That being said, if a writer goes into too much accurate detail about how to build a device or circumvent a security system, I still wouldnít say heís responsible for the crime, but he should rethink his methods. No writer forces someone to commit a crime, but we also shouldnít make it too easy for those who are already thinking along those lines.
NMR: Do you have any advice for new writers?
DK: Probably nothing they havenít heard before. Write a lot. Read a lot. Learn to read like a writer. I went to grad school for music, and the best advice I ever got was in a chamber music interpretations class. Ben Zander was the teacher, and he told us we had made a commitment to be musicians. This meant we could never listen to music purely for entertainment again. Yes, we could enjoy itóshould enjoy itóbut part of our brain always had to listen for the craft. How did the musician build this phrase? Where did she breathe? What makes this performance differentóor betteróthan that? Which of methods do I have the talent to pull off? Writers have to learn to read like that.
NMR: What do you do to decompress between writing projects?
DK: Reading, watching baseball or hockey. My daughter is a junior in college, so i try to leave large swaths of time open in case her schedule lightens up and we get to do something together.
NMR: You killed off some of the major characters in Wild Bill, but can we expect to see any of the other players in that drama appearing in a future production? Can you tell us about future projects?
DK: Iím trying to work Mad Shea into the WIP, which is also set in Chicago. If I donít get her into this one, Iíll get her into another one. She will definitely appear in a short story collection Charlie Stella has asked me to write with him.
I hope to get two books out in 2012, both of which are already written. Theyíre part of a series that takes place in a small, fictional town in Western Pennsylvania, based on three small cities I grew up in and near. The first should be out in March, and takes a different, small town look at the premise behind Strangers on a Train. The second will be out in the fall and is about the ancillary problems that can follow a casino into a small town when all the powers that be think about is the revenue stream. That one leans a little more on my interest in organized crime.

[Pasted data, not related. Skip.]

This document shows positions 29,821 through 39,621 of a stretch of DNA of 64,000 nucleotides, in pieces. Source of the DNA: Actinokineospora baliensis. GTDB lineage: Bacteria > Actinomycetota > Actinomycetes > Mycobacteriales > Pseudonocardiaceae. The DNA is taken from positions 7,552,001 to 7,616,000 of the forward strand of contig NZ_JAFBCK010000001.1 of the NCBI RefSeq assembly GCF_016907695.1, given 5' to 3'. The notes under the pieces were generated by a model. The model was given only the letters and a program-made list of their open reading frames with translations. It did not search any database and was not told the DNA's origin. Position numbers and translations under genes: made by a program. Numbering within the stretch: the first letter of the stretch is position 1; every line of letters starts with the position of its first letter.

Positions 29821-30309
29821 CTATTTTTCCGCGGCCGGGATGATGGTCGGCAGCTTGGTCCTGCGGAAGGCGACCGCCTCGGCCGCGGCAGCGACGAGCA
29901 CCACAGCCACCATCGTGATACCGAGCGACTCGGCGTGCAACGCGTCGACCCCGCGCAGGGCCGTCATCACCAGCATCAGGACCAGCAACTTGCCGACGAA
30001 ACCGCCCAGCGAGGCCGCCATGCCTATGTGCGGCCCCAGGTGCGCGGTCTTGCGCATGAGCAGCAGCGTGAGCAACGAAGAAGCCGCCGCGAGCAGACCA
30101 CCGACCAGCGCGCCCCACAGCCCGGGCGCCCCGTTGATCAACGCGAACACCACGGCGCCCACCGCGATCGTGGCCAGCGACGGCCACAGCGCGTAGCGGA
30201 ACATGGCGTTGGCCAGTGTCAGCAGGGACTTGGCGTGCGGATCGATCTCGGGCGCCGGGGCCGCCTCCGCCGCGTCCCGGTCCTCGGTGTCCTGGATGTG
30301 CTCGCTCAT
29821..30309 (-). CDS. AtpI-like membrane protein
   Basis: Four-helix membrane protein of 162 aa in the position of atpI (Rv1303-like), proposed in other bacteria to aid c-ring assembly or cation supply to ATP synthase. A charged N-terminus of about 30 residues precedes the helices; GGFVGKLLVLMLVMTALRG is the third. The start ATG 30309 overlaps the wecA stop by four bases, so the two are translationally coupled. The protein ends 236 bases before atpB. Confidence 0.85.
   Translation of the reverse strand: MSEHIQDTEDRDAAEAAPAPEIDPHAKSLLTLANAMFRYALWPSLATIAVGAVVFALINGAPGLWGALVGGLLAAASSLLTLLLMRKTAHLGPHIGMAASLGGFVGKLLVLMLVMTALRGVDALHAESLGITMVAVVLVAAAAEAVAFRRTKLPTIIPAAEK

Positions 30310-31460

NMR: Are there questions about your characters or yourself which nobody ever asks? Hereís a chance to answer them.
DK: There is one question no one has asked, and Iím delighted they havenít, which is, ďWhat made you think anyone else would want to read this dreck?Ē This may seem to be non-responsive, but Iím amazed and sometimes fascinated by the questions interviewers have come up with. Iím with me all day, so thereís not too much about me I find interesting. To have my writing spark such interest in other writers is flattering and exciting. So remember, when I keep inflicting these stories on an unsuspecting public , itís your fault.
Readers who want to keep up with Dana Kingís activities can visit his website at danaking.blogspot.com.
You can read the review of Wild
Bill on the NewMysteryReader.com website: